To wrap up the 2014-2015 Whispering Woods field season, we’re posting some of the experiential essays written by our students.  These essays were part of their end-of-semester final reports.  In addition to reporting the semester’s finds, analysis, and recommendations, for future work, students were asked to end with a 1-pg essay on what the class meant to them and to provide the instructors with constructive feedback.  This essay is from Jessica Cieslewicz, a double anthropology/history major:

Jessica (far right) and other WW students presenting at CURCA.
Jessica (far right) and other WW students presenting at CURCA.

“I am very grateful that was able to participate in the excavation of the Whispering Woods archaeological dig site. Being able to take part in one semester was amazing but having the opportunity to participate for two semesters was even better. I never thought I would have the chance to do something like this that will benefit me in many ways including my educational goals and my career goals. I know I have said it multiple times, that I never thought I could find a path to follow in archaeology because everything would be found by the time I made it there, but I have come to realize that there is still so much left to be discovered. By taking this course, I was able to see that my interest in archaeology is still there and now I am interested in working with the artifacts directly, whether it is in a museum or a lab.

With this being my second semester working in the field, I feel that I was able to further my knowledge in the field and with handling artifacts. I learned something new every class, whether it be how to better read a munsell or determine the type of soil it was. I also learned that it is okay to move an STP due to all the awesome roots we had to deal with. I had more opportunities to work in an excavation unit and continue to learn how to create profile drawings for one. Excavation unit 6 was probably the best EU that we have opened so far due to how many items it contains. A personal favorite of mine was learning how to handle artifacts. I enjoyed the information all of you provided us with and the class time that we spent cleaning the artifacts and looking up makers marks and identifying the types of ceramics that we had. I think this is all really fascinating to me because I am such a history enthusiast and it is exciting to see our history, especially when we live around so much of it.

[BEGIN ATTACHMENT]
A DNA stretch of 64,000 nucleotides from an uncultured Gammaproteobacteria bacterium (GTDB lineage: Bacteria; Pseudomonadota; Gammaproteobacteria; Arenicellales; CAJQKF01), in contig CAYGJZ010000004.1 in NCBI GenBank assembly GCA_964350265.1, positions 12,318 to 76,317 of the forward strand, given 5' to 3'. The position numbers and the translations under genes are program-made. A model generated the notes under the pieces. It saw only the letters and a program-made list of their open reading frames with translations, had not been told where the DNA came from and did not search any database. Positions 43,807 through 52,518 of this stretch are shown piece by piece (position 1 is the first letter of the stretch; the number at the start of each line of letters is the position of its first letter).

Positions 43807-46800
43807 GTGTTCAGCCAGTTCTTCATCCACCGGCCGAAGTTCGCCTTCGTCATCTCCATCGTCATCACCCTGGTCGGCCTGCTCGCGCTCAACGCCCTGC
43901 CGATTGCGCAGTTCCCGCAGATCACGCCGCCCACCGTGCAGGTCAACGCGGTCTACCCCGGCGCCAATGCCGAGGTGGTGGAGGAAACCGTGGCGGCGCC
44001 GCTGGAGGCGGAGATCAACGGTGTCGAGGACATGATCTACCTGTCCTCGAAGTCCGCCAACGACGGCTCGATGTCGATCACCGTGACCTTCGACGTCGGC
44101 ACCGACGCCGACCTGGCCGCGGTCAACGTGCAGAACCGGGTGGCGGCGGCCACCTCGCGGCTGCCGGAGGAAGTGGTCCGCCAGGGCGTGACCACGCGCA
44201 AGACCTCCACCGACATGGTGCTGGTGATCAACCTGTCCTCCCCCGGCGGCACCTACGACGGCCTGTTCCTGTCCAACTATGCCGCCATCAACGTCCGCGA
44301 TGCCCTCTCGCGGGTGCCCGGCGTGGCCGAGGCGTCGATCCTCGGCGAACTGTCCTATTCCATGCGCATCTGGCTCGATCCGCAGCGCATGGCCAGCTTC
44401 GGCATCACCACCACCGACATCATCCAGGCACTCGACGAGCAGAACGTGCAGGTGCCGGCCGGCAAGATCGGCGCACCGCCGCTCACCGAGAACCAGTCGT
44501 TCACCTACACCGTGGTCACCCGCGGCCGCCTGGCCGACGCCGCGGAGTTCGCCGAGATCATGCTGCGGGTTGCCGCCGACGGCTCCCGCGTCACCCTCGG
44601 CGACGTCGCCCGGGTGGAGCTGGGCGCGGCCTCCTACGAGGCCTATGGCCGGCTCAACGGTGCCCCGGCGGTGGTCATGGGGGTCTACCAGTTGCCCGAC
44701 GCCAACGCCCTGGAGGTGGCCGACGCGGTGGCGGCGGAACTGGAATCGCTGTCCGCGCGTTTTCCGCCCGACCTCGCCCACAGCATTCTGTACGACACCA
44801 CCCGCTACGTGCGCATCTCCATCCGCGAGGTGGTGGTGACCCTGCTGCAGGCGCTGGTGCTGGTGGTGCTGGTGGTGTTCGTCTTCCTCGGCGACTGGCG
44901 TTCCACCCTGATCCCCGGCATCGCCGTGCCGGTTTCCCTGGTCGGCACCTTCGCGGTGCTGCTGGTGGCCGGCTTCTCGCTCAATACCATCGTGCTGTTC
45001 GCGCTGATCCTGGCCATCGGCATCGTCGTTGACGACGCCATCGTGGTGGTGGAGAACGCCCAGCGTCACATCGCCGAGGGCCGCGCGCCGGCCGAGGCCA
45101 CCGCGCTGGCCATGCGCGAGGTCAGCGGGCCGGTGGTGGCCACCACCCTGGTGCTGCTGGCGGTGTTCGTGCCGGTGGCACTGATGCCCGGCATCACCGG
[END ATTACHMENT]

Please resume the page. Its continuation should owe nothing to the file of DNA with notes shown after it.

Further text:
I know things were crazy this semester with conferences and work and everything else but I did miss having the chance to hold another open archaeology day. I think that was one of the greatest ways to open the site to the public, especially those whole live there, so that they can get some of the same experience that we now have. I hope it can be done during the summer time before the site is either approved for the go-ahead or determined a phase III would be need. That would be awesome in my opinion.  I know it is a lot of hard work but it has been so much fun being able to be an archaeologist-in-training.

I enjoyed having the opportunity to help and share my own knowledge and experience with everyone new to the site. It was nice having some more people join the course and it made those long days in the rain fun and most definitely worth it. The semester flew by quite quickly but I am glad to have shared the experience with such wonderful people. Like always, all of you guys have my deepest appreciation for creating such a wonderful experience. I enjoyed working with each one of you and learning all that I could in such a short period of time. I don’t think I could ever thank you guys enough for sharing your knowledge and experience with me. I know I said this last semester but I never thought I would have the opportunity to participate in something this big that would allow me to gain so much experience in the field and with handling history. Thank you so much for being there for all of us.”